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English Romanticism and Edgar Allen Poe

I have tried to show Poe's debt to French Romantic writers.. It should be noted first that the size of the audience French Romanticism enjoyed in America should not be understimated

English Romanticism
Edgar A. Poe
Mahmood Azizi,
University of Mazandaran

New dicoveries in Poe cover a wide range of topics heretofore either unnoticed or given little attention. Chapters are devoted to such diverse subjects as "The Role of Byron and Mary Shelley in 'The Masque of the Red Death,'" "Poe and the 'Magic Tale' of Ellen Wareham," "Poe and the River," "Godwin and Poe," and "Poe as 'Miserrimus.' Not satisfied with merely identifying a source, I will pinpoint Poe's precise use of story-telling.
I have also tried to show Poe's debt to French Romantic writers.. It should be noted first that the size of the audience French Romanticism enjoyed in America should not be understimated. French was the second language of many educated people, and graduates of Eastern and Southern universities and fashionable seminaries for young ladies were well-acquainted with the French Romantics, as attested to by numerous critical articles, book reviews, and translations of poems and excerpts from novels and plays. With no international copyright law, translations of French novels flooded the American bookmarket. Practically all of the New York literati read the French Romantics, and many had written reviews of individual writers. In New York, as well as other cities, French Romantic drama enjoyed wide popularity. Thus Poe, an active figure on the American literary scene, would have had ready sources of information about French Romanticism .
I will show Poe's indebtedness to Victor Hugo and borrowings from Notre-Dame de Paris (1831), with close analyses of Poe's use of various episodes in his own works. Poe described Hugo's novel as "a fine example of the force which can be gained by concentration, or unity of place." In this connection, however, it should be mentioned that Poe could have had in mind Esmeralda, a staged version of the novel, which was shown successfully in America. Incidents from Notre-Dame de Paris which are associates with episodes in Poe's short stories also strongly suggest the atmosphere of the Romantic stage, .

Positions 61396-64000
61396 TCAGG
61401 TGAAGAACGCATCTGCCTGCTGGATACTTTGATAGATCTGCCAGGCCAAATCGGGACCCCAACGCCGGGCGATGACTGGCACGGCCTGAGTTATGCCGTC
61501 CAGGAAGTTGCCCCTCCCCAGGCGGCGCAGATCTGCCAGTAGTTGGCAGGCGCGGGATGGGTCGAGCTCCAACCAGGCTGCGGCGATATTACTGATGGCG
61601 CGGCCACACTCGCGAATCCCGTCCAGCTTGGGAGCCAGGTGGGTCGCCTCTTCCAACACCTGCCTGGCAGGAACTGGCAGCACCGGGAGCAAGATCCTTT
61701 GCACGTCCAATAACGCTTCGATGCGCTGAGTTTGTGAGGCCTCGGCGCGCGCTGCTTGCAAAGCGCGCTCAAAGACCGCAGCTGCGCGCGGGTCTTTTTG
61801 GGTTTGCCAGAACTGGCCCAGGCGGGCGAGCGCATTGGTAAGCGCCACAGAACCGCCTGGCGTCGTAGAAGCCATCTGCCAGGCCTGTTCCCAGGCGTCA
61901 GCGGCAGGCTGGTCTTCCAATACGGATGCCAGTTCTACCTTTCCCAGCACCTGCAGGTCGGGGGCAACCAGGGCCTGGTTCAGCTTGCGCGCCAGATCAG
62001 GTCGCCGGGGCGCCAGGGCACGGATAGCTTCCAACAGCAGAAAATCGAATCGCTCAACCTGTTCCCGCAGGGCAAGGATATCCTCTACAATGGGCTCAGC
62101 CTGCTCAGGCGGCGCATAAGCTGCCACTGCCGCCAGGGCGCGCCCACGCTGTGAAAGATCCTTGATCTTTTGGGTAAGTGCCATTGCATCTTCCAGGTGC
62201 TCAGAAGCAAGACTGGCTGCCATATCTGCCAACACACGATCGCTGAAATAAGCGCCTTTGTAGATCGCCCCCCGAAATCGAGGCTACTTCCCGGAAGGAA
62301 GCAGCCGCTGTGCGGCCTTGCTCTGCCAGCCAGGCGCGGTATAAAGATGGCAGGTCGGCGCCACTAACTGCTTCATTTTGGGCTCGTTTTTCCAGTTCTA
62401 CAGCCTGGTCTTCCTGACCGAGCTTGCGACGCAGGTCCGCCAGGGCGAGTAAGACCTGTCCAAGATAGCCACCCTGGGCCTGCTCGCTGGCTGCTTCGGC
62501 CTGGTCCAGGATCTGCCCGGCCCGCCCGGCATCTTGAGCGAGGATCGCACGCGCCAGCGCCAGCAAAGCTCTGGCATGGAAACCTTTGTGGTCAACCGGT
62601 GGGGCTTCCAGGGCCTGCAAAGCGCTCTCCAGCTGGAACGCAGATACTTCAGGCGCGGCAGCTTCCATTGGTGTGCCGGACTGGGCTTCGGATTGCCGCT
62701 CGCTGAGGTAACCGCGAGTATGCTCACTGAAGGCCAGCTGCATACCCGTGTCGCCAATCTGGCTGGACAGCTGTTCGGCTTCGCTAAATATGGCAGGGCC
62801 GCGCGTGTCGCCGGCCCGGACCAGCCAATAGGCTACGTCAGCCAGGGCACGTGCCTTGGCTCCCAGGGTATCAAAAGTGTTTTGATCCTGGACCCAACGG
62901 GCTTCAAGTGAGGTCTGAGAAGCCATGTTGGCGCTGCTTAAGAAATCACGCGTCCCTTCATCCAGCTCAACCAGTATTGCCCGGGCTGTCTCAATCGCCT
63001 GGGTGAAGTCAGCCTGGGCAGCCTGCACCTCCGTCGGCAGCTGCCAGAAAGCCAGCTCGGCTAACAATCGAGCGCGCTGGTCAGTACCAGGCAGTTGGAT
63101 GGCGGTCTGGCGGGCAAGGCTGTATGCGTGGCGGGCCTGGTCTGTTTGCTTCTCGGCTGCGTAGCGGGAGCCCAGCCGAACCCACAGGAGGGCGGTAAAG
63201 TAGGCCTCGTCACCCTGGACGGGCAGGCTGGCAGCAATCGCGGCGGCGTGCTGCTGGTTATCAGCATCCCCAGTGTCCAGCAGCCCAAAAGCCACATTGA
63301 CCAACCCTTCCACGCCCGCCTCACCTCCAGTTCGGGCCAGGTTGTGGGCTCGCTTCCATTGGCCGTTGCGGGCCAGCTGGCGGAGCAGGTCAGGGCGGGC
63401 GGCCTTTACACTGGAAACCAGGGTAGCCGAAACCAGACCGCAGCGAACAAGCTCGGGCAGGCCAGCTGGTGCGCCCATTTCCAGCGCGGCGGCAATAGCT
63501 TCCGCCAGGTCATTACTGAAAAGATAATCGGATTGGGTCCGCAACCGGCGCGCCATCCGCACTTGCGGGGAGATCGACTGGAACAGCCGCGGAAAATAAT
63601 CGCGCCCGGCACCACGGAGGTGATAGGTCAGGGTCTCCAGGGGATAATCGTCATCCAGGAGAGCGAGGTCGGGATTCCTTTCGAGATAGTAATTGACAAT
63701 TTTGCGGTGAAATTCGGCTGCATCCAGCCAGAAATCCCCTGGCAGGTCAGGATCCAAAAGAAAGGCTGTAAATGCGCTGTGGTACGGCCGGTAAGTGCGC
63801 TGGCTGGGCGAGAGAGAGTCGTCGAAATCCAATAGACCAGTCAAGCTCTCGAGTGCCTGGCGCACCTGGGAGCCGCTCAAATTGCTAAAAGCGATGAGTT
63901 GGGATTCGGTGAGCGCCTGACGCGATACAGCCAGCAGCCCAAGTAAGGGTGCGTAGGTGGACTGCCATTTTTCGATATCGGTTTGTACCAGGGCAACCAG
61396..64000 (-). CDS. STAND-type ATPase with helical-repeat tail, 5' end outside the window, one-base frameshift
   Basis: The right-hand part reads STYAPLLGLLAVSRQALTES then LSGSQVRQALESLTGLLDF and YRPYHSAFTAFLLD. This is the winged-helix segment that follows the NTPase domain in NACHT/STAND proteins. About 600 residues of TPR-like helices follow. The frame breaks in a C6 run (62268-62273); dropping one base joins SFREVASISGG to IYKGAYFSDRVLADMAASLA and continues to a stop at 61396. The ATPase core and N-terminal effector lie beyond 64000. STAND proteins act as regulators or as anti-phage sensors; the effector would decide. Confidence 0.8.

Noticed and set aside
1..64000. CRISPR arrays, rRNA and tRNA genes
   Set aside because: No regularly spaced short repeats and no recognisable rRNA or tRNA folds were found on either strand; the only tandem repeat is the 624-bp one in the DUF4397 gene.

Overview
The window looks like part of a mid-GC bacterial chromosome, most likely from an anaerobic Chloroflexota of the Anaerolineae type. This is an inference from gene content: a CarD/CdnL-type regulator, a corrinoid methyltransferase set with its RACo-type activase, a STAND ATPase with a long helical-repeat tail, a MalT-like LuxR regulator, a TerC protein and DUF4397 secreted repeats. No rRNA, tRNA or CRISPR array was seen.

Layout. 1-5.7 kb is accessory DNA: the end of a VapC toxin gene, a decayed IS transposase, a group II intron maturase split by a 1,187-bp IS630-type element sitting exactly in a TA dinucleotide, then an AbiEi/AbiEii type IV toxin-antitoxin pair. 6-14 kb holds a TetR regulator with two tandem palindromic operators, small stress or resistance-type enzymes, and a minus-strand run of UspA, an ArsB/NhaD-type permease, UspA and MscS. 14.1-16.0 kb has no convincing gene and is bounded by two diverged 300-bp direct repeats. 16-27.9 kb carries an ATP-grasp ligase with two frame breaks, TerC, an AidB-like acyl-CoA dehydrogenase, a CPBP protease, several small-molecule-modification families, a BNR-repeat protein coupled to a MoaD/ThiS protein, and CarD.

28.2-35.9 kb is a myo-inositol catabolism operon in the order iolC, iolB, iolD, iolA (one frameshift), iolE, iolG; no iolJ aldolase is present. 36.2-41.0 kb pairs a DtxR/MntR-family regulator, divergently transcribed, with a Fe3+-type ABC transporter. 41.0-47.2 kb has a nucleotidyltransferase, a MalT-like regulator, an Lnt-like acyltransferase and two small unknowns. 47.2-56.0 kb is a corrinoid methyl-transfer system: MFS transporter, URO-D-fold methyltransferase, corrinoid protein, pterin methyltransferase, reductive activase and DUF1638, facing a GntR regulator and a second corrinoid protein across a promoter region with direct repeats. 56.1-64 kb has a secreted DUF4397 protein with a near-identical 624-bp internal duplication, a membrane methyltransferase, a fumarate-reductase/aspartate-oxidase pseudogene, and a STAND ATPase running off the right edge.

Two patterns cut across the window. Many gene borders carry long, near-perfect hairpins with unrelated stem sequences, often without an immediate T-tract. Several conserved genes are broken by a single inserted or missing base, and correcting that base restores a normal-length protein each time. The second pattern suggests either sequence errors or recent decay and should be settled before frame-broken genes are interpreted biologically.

"The Cask of Amontillado" had a mise en scene, complicated, perhaps, but not too complicated for a stage director accustomed to arranging a setting for a sequence from Sue's Mysteries of Paris. Poe's interest in dramaturgy and unified action with a complicated plot frequently brings to mind the preface to Cromwell. Again one may hesitate to assert the nature of Poe's acquaintance with the preface, though Poe could have read at least an analysis of it in an American or British journal.
In addition to Notre-Dame de Paris, it is probable that Poe knew two other Hugo novels available in America in the 1830's, Bug-Jargal and Han d'lslande. Concerning the influence of these novels on Poe, his case can be strengthened by noting how Poe combined the features of Hugo's misshapen creatures in his own dwarf in "Hop-Frog." Hop-Frog recalls Quasimodo in the rescue scene that ends Notre-Dame. His most pertinent observation again calls our attention to details closely associated with stage setting in matters of background, costume, and dramatic effect.

Thus a major strength of the essay is the considerable light thrown on Poe's knowledge of Hugo. I wish he had given this relationship even greater focus. It would also be good to have an examination of similarities in both poets' use of hallucinatory imagery. The French writer, after all, was concerned with sensory impressions and mental images derived from dreams and nightmares. Moreover, when considering the tendency of both Poe and Hugo to play with the effects of light and shadow, one is tempted to compare them to Charles Nodier, in whom there has been a recent revival of interest. Nodier clearly influenced Hugo, though any direct connection with Poe is probably out of the question, since Nodier was practically unknown here in the past century. One is struck, nonetheless, by the extent to which Poe penetrated the realm of dreams and the preternatural much in the manner of Nodier.

Poe reacted adversely to Chateaubriand's cloying sentimentalism much as he did to Lamartine's. Yet he was too much a Romantic to reject them altogether.There are also instances on Poe's borrowings from Chateaubriand's Itineraire de Paris a Jerusalem in the "Sonnet to Zante" , though he might have indicated the extent to which the Itineraire was read (Poe no doubt knew of it at the University of Virginia, where it enjoyed wide popularity). what seems an obvious association Chateaubriand's role in encouraging Poe's sensitivity to the grandeur of nature should not be neglected. Passages in "Ragged Mountains" and "Julius Rodman" capture the flavor of the Genie du Christianisme.
. I find nothing distinctively Poesque about either review; both are written in the critical jargon which any "magazinist" of the period would have used. The matter of attribution of unsigned articles in nineteenth-century journals is at best highly problematical. But such criticisms strike me as minor.

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